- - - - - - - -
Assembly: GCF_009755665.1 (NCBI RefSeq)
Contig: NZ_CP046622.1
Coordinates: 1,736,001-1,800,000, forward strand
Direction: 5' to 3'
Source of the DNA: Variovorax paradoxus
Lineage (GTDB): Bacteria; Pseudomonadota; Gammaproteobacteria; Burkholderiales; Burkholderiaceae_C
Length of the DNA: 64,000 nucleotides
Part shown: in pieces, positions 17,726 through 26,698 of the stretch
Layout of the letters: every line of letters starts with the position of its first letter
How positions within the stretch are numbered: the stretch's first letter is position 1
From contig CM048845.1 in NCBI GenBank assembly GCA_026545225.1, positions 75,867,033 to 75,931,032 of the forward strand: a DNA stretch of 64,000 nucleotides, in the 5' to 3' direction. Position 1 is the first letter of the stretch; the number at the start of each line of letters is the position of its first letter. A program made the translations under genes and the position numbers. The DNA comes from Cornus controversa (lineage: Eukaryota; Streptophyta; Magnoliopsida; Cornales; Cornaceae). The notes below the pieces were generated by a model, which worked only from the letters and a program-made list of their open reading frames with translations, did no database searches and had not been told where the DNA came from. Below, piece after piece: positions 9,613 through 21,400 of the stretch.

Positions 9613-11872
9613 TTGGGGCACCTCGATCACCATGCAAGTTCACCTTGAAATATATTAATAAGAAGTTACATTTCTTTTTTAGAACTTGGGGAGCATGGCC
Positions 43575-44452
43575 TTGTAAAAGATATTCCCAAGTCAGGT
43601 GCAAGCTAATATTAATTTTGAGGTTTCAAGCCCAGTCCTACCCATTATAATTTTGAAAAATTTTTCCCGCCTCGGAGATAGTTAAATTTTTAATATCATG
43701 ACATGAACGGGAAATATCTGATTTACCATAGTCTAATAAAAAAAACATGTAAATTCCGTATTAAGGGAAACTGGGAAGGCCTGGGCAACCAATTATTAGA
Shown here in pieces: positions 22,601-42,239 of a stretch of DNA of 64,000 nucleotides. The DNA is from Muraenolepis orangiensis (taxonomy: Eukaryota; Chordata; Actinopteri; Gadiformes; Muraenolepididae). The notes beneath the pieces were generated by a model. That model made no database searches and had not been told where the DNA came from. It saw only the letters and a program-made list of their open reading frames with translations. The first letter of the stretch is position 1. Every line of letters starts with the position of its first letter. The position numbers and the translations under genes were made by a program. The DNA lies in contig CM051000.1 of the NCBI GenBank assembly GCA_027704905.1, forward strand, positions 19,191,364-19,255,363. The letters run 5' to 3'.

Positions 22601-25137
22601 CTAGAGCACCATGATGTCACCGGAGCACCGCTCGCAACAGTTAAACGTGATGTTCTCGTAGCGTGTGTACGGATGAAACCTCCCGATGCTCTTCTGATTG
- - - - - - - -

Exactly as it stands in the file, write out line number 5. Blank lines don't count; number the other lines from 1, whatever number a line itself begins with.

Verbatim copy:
Source of the DNA: Variovorax paradoxus